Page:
And, if Trump does lose, many in the GOP establishment are hoping the brash and unpredictable real estate mogul turned reality TV star will just go away.
But Trump is unlikely to do that.
Instead, with his ever-tighter ties to former Fox News chairman Roger Ailes (who is now reportedly advising the Republican candidate) and his recent hiring of former Breitbart chairman Steven Bannon, there's a growing chorus, propelled by a report in Vanity Fair, saying that Trump's endgame is not the nation's highest office — but to have a right-wing media outlet of his own.
If Trump lost in November and then launched his own media operation — a plan his campaign has repeatedly denied — what would it be exactly? And would it be a success?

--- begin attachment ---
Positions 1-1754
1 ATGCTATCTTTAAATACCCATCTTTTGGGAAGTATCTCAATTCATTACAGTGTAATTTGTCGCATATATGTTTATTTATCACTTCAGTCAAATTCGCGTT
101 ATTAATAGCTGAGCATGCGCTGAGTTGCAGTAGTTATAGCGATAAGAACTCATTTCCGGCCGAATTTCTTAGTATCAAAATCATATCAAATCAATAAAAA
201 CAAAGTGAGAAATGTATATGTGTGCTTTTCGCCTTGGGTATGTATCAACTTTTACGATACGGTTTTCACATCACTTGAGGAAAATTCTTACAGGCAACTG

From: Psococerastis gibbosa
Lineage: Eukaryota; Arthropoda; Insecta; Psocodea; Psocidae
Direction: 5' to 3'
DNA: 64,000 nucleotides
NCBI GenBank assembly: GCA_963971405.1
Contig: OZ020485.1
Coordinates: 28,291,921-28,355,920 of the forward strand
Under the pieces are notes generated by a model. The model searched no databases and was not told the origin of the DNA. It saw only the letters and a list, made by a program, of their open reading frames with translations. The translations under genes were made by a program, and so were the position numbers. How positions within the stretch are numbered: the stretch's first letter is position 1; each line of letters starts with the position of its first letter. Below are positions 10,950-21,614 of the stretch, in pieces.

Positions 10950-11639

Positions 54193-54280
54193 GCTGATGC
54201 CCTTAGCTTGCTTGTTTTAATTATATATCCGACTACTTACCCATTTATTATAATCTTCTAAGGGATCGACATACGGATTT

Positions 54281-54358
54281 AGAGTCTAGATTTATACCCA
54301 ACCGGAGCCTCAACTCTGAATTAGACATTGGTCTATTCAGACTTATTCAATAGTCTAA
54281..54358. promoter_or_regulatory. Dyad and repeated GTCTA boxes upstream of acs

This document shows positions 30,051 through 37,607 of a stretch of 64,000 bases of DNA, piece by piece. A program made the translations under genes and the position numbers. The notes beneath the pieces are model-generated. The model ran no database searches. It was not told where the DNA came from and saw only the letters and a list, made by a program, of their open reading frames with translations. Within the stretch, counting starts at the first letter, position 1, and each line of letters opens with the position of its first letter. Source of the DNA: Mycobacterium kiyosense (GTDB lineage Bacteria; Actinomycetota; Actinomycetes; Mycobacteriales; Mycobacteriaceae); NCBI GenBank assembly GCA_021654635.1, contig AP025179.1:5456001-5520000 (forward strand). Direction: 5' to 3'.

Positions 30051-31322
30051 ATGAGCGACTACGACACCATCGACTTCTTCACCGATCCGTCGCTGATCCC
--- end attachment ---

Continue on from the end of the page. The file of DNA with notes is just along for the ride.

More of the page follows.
"Losing in November would be the best thing that could happen, from a business standpoint," said Jon Klein, former president of CNN's U.S. operations. Klein, who is currently the CEO of TAPP, the subscription-based online video network that launched Sarah Palin's now defunct channel, added, "It would only increase the passion of his most hard-core supporters, and it would give them a juicy target to rail against for the next four years."